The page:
This approach calls on more complicated bow-stroke arithmetic, subtracting a down bow from the previous up bow, adding the subsequent up bow; being in control of where the bow is at any moment. During the planning stage, this maths is combined with a kind of bow-stroke time travel. One skips mentally to a future moment when the bow needs to be at a particular point, and then works backwards to the present, calculating the bow-stroke arithmetic to get there. In the Mendelssohn example we look ahead to the soaring five-note down bow, where it's clear we want a whole bow and therefore must start at the frog. Working backwards yields the bow-division plan indicated. The first bow stroke, minus the second, plus the third, minus the fourth, plus the fifth equals a whole bow.
Asymmetric bow-distribution plans can lead to interesting musical shapes and conversations. Asymmetric accidents, however, can cause unmusical lumps in a phrase. The opening of the Bach Chaconne contains a classic example of this. The tendency is to use almost a whole bow on the dotted crotchet chords, followed by a quaver bow 'belch' as it comes all the way back to the frog, creating an inadvertent accent on the lightest metric moment of the bar. We'll return to the Chaconne later to propose a couple of solutions.
Alternatively, when a long bow stroke, inadequately planned for, causes a player to run out of bow the result may be to play the next stroke early. The technical term for this is 'rushing'. From the teacher, the advice 'slow bow' is usually more useful than 'don't rush'.
String players go to considerable lengths to organise longer note values on down bows. My theory is that we are less embarrassed about running out of bow on a down than an up bow: few things are worse than running out of bow when moving towards the frog! This has led to some of the more serious sins of past editions and some unmusical traditions. Consider the opening phrase of the solo violin in Mozar's G major Concerto:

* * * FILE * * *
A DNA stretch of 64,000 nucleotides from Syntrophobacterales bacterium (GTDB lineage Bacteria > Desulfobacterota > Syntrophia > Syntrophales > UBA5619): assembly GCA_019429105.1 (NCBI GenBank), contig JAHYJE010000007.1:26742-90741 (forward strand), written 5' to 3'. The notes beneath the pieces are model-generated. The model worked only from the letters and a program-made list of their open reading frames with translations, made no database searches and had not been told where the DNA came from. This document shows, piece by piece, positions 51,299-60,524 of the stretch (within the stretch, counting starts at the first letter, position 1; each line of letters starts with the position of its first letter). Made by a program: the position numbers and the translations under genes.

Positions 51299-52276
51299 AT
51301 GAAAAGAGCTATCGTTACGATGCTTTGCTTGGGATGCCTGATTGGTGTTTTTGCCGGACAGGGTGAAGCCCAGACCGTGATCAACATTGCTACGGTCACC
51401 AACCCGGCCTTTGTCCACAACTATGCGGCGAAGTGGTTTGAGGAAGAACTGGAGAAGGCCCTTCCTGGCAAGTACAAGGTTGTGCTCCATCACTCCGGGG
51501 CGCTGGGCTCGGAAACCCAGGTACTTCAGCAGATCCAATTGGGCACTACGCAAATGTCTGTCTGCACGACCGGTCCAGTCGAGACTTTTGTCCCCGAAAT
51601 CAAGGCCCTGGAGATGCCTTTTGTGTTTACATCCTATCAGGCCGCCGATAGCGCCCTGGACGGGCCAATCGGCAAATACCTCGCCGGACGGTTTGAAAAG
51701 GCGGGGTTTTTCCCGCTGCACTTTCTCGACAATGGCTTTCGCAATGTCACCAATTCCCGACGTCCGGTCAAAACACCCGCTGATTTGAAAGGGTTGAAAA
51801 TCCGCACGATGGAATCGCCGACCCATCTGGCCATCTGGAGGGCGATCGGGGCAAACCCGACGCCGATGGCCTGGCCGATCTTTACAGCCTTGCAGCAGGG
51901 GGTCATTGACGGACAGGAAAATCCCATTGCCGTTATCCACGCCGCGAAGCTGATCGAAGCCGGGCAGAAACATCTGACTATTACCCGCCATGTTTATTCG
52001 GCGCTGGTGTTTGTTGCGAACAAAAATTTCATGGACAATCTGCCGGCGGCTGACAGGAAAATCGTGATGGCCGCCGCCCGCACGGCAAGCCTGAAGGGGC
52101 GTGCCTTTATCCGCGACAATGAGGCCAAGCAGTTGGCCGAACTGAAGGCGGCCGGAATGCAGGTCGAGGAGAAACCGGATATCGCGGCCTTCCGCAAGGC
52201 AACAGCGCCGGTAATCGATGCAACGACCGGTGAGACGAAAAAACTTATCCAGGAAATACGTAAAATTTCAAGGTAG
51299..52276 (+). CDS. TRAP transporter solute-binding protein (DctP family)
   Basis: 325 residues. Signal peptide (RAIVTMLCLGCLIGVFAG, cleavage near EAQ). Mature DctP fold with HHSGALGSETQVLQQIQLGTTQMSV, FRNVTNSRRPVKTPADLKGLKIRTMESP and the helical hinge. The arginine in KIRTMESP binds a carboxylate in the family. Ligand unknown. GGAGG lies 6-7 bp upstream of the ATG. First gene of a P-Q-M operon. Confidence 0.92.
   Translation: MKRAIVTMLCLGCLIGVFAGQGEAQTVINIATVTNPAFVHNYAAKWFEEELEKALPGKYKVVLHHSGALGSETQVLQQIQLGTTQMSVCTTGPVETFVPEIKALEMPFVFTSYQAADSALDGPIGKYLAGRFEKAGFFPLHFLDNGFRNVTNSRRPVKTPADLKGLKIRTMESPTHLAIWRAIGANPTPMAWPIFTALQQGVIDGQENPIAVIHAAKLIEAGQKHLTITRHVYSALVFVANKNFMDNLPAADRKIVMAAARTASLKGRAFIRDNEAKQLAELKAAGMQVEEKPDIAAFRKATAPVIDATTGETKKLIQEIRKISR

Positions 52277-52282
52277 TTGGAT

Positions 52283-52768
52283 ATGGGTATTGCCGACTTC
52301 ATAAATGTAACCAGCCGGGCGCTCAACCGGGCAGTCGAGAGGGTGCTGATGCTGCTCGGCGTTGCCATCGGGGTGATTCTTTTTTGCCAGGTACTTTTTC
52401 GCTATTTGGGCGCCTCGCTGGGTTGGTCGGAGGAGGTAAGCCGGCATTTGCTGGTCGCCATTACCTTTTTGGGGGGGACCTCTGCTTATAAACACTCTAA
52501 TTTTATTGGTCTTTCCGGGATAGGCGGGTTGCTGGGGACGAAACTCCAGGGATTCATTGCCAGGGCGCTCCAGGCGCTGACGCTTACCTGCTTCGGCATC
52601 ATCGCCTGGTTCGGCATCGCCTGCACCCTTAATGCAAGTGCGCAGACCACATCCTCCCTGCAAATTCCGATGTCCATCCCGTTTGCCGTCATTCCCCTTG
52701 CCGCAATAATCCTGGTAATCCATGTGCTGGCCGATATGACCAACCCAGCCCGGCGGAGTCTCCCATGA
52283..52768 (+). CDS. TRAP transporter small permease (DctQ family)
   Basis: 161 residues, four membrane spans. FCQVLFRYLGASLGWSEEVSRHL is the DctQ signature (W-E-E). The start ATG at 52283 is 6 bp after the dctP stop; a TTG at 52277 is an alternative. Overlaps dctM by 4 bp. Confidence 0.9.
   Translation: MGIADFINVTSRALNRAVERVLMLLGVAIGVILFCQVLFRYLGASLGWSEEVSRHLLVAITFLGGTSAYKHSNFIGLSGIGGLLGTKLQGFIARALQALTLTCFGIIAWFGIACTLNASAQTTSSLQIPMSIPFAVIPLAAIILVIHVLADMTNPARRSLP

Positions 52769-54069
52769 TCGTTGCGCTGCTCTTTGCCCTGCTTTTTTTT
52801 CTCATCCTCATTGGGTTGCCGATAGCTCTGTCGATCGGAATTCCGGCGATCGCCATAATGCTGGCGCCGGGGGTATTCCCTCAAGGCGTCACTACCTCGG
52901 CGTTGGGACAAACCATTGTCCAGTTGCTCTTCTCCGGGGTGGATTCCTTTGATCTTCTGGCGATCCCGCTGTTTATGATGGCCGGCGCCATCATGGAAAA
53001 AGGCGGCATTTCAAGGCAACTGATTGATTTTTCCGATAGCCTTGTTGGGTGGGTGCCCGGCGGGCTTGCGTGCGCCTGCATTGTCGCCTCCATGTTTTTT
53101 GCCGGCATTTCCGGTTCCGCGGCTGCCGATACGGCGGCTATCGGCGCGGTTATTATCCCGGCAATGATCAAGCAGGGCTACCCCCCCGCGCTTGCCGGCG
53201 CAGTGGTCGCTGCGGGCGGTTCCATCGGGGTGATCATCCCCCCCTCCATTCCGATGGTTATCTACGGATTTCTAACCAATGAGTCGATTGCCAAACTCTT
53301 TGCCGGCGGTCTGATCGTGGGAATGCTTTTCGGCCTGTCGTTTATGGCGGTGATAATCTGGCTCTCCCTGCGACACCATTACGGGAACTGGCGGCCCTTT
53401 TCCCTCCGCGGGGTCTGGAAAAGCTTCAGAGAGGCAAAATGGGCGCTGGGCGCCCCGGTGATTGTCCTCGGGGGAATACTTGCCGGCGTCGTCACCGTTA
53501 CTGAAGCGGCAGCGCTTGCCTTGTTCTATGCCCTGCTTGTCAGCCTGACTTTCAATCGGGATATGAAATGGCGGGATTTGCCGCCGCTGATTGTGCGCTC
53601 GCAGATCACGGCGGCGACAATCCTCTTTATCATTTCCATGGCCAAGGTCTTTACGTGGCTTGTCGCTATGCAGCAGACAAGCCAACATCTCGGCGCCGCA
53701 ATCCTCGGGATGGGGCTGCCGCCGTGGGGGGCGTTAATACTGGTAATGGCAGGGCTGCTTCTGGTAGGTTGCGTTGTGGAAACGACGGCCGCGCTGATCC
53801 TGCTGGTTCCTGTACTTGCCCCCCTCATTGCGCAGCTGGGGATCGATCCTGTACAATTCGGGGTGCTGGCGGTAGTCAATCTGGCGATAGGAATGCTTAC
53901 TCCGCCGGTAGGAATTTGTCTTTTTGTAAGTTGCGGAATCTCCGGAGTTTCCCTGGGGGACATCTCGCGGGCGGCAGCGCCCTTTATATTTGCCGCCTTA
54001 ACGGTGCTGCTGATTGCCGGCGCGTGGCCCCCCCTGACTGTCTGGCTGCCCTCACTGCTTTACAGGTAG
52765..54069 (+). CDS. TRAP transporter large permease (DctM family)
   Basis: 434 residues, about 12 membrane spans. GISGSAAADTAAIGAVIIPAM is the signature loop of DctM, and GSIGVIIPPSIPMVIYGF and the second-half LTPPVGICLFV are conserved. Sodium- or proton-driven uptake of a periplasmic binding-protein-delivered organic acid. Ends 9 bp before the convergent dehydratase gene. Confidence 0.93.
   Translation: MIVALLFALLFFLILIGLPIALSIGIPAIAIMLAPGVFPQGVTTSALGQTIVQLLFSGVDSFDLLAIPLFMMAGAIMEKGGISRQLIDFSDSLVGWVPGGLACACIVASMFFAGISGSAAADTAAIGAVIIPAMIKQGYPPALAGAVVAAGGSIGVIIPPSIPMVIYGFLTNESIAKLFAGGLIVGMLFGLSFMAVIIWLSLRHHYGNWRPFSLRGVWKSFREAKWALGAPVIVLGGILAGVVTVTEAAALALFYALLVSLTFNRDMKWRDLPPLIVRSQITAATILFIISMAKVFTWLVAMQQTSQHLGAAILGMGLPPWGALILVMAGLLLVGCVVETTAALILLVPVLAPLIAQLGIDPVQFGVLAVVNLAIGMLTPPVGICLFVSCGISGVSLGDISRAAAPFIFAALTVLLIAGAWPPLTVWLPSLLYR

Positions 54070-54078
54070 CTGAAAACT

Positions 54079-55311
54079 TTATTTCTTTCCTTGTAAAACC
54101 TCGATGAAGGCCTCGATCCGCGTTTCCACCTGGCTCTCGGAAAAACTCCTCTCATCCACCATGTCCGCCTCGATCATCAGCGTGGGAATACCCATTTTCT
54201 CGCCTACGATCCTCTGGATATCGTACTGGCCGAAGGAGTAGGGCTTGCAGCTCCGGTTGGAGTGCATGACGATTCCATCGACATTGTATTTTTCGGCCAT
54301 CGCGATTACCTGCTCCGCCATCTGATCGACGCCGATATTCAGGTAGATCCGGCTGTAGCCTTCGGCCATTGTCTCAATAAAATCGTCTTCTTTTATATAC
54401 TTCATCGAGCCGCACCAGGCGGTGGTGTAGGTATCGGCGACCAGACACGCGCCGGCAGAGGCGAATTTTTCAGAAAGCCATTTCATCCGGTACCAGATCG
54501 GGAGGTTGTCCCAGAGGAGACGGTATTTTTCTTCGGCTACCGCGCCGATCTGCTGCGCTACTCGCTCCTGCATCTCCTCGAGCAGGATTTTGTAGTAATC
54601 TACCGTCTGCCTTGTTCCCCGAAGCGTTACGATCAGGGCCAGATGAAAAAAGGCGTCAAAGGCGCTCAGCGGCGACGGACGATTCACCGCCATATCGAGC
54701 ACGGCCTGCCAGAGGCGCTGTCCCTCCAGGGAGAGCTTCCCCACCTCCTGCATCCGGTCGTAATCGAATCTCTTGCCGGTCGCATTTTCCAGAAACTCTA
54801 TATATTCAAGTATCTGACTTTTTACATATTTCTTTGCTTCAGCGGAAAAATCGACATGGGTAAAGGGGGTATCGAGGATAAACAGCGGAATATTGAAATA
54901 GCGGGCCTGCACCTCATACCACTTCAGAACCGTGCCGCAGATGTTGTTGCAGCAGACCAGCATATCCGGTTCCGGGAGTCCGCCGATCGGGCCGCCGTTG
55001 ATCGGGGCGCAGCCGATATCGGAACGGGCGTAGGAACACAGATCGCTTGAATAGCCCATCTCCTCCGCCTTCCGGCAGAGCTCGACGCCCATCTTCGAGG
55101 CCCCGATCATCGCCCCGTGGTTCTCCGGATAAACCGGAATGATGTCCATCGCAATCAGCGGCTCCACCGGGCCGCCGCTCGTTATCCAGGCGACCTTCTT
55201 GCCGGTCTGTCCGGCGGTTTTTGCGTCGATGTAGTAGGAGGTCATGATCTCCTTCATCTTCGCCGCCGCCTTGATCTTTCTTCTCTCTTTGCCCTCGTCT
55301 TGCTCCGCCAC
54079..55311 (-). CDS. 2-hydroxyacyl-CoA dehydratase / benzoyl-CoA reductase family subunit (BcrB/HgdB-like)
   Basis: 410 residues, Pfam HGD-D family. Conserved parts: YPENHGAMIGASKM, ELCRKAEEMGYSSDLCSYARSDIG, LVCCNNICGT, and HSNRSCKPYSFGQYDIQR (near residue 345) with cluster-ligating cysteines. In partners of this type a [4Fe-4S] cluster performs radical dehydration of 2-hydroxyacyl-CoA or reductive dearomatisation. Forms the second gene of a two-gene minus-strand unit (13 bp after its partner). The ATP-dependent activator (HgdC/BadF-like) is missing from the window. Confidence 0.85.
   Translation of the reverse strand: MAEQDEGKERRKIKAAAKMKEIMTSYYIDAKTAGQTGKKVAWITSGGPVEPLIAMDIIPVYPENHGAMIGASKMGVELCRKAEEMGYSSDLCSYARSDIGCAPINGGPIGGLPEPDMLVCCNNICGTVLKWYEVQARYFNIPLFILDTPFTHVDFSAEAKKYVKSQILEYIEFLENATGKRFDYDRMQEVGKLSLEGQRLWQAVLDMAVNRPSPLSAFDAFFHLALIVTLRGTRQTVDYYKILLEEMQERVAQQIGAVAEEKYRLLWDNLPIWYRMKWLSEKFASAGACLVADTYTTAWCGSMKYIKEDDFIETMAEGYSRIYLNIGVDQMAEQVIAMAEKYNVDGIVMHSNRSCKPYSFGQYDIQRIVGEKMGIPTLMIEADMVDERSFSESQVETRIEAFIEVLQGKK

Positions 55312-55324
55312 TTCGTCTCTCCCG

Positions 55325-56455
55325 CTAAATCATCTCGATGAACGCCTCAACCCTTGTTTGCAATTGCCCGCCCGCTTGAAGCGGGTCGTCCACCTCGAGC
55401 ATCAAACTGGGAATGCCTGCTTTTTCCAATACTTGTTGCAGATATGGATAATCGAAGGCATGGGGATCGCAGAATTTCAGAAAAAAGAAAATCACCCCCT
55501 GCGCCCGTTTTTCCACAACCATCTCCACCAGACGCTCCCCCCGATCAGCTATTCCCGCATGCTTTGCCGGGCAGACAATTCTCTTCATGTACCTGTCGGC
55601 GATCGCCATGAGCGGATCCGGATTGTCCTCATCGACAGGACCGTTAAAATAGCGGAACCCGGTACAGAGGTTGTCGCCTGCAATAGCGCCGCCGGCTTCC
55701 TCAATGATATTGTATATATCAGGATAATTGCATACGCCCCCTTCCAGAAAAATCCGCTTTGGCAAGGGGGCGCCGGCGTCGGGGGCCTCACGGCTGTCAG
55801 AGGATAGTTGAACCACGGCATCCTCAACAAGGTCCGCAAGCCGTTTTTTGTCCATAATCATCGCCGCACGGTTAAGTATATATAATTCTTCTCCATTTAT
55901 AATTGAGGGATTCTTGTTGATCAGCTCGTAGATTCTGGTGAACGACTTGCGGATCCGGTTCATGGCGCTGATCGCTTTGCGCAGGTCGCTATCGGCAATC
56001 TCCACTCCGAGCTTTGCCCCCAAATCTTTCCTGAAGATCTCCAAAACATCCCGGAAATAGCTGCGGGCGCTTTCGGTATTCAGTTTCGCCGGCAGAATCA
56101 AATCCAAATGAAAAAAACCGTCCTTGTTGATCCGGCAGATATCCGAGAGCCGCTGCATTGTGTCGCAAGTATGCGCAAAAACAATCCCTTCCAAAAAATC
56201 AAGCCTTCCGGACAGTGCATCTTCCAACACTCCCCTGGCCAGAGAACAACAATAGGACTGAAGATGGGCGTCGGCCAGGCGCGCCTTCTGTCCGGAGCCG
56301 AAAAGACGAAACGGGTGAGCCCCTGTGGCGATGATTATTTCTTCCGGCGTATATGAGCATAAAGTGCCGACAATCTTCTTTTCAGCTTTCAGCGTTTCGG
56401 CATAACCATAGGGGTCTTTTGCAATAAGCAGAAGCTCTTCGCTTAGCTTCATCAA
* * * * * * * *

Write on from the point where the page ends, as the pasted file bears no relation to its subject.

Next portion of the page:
If we sing the melody, we naturally put an energetic emphasis on the down-beat note and sing the second note lightly. However, most standard editions suggest either two down bows or up-down. Both of these de-emphasise the downbeat and inspire an ungainly stress on the second beat. Bowing these down-up puts our power stroke on the down beat - the chord (evidence that Mozart intended a stronger down-beat than second beat), and works beautifully with Mozart's slurring of the following six semi-quavers. Many editors 'correct' this to three slurred couplets, in spite of the fact that Mozart slurs them two plus four in every solo appearance.
Bow strokes have musical 'temperatures' and sound density, depending on these variables. It can be useful to think in the following terms:
Bow stroke temperature:
slow bow = warm; fast bow = cool
Bow stroke density:
slow = opaque; fast = transparent
It's a little more complicated than that. For a warm sound, the slow bow stroke is also relatively close to the bridge and deep into the string, while a cool sound finds the fast bow stroke further from the bridge and more on the surface of the string. The same goes for opaque (close, deep) and transparent (further, lighter).